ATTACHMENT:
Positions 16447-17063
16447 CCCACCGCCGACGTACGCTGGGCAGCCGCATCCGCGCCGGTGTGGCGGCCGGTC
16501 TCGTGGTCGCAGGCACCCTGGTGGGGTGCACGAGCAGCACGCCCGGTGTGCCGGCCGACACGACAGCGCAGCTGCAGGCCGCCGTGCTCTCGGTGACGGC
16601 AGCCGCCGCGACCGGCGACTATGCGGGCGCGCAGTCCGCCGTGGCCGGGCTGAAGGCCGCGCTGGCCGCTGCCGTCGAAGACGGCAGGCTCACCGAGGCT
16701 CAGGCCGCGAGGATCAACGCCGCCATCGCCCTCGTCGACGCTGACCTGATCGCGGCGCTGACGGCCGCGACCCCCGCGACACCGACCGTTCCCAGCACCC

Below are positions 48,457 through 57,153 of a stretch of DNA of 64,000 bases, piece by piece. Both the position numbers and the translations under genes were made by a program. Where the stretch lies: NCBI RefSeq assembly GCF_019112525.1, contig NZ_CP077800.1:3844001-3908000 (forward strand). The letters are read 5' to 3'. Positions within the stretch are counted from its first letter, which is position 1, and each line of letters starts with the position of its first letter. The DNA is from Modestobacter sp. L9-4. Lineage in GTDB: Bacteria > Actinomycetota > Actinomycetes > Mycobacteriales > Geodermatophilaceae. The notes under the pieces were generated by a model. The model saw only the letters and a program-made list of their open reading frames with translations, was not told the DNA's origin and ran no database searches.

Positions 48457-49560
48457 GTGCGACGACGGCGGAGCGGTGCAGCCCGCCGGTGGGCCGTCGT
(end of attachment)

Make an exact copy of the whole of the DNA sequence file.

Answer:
Positions 16447-17063
16447 CCCACCGCCGACGTACGCTGGGCAGCCGCATCCGCGCCGGTGTGGCGGCCGGTC
16501 TCGTGGTCGCAGGCACCCTGGTGGGGTGCACGAGCAGCACGCCCGGTGTGCCGGCCGACACGACAGCGCAGCTGCAGGCCGCCGTGCTCTCGGTGACGGC
16601 AGCCGCCGCGACCGGCGACTATGCGGGCGCGCAGTCCGCCGTGGCCGGGCTGAAGGCCGCGCTGGCCGCTGCCGTCGAAGACGGCAGGCTCACCGAGGCT
16701 CAGGCCGCGAGGATCAACGCCGCCATCGCCCTCGTCGACGCTGACCTGATCGCGGCGCTGACGGCCGCGACCCCCGCGACACCGACCGTTCCCAGCACCC

Below are positions 48,457 through 57,153 of a stretch of DNA of 64,000 bases, piece by piece. Both the position numbers and the translations under genes were made by a program. Where the stretch lies: NCBI RefSeq assembly GCF_019112525.1, contig NZ_CP077800.1:3844001-3908000 (forward strand). The letters are read 5' to 3'. Positions within the stretch are counted from its first letter, which is position 1, and each line of letters starts with the position of its first letter. The DNA is from Modestobacter sp. L9-4. Lineage in GTDB: Bacteria > Actinomycetota > Actinomycetes > Mycobacteriales > Geodermatophilaceae. The notes under the pieces were generated by a model. The model saw only the letters and a program-made list of their open reading frames with translations, was not told the DNA's origin and ran no database searches.

Positions 48457-49560
48457 GTGCGACGACGGCGGAGCGGTGCAGCCCGCCGGTGGGCCGTCGT